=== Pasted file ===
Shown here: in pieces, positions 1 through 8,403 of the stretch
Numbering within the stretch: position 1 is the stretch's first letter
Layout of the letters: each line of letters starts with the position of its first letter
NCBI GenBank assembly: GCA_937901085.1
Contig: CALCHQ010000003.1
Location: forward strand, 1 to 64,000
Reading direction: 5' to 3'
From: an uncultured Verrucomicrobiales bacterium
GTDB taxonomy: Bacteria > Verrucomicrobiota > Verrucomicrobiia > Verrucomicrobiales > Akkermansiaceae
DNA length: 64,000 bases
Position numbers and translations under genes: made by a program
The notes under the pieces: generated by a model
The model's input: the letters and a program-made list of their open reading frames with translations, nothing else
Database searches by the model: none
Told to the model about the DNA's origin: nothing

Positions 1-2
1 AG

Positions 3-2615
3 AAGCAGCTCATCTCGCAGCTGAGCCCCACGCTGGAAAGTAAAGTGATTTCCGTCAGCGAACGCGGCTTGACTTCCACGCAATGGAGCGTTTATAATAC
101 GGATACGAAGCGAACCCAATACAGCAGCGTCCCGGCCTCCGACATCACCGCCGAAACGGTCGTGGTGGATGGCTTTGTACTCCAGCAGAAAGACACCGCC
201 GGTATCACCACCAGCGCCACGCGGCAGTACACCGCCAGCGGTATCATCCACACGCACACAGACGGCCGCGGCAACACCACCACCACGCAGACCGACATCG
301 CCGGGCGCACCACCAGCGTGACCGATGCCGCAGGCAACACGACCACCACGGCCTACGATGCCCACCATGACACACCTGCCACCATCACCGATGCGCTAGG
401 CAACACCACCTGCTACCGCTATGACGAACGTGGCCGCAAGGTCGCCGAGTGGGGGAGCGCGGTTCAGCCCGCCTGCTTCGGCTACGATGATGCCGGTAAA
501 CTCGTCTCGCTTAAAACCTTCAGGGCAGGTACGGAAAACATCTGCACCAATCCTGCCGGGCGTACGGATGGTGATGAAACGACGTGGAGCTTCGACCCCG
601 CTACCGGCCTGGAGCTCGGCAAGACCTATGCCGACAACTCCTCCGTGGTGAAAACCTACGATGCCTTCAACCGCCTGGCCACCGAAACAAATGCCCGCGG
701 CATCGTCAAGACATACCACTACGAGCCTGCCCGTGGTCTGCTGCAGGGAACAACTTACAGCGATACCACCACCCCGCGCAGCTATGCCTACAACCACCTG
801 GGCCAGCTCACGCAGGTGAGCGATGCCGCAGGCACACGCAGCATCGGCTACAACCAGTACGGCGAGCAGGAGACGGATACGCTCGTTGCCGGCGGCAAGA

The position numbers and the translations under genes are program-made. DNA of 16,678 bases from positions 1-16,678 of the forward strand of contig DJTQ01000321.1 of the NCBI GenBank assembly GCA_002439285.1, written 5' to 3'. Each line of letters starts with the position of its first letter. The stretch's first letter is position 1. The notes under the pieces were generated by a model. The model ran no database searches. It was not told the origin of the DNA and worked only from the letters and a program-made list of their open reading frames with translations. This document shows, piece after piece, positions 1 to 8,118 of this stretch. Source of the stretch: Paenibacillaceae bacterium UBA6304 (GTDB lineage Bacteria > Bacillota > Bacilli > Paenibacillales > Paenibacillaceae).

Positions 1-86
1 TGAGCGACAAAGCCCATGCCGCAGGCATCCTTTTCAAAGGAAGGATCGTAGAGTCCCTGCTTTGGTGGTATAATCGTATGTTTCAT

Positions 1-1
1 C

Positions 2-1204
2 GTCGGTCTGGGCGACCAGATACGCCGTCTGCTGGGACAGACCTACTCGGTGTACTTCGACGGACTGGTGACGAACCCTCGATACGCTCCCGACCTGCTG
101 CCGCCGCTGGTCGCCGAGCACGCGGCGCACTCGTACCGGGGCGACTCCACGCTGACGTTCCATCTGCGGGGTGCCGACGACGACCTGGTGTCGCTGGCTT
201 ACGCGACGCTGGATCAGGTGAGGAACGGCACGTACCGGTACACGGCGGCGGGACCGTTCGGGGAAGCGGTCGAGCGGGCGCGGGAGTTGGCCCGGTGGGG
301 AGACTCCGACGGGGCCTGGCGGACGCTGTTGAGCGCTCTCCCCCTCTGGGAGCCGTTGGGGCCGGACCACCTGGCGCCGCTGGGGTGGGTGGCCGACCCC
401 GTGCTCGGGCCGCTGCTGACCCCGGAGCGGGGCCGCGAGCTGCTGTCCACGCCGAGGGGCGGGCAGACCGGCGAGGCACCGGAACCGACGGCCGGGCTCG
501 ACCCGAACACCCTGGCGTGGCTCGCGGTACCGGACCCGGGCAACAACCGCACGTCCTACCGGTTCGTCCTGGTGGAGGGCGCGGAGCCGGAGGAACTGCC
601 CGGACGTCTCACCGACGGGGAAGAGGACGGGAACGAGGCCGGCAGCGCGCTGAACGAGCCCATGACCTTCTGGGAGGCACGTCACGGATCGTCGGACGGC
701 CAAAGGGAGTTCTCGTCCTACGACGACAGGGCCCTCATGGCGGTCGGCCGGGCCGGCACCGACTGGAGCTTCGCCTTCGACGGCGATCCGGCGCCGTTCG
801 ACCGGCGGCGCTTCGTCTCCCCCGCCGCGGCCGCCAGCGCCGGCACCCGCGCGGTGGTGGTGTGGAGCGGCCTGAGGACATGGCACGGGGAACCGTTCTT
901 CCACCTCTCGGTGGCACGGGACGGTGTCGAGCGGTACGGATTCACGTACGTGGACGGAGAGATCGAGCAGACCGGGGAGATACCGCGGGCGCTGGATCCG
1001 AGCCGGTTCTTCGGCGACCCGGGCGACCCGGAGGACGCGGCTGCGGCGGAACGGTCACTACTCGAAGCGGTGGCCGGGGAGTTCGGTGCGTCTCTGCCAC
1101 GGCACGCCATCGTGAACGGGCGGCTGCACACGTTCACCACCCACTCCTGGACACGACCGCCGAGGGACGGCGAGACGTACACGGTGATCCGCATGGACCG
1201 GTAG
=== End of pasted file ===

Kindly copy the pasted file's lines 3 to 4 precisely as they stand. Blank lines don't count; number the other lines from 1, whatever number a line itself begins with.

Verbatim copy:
Layout of the letters: each line of letters starts with the position of its first letter
NCBI GenBank assembly: GCA_937901085.1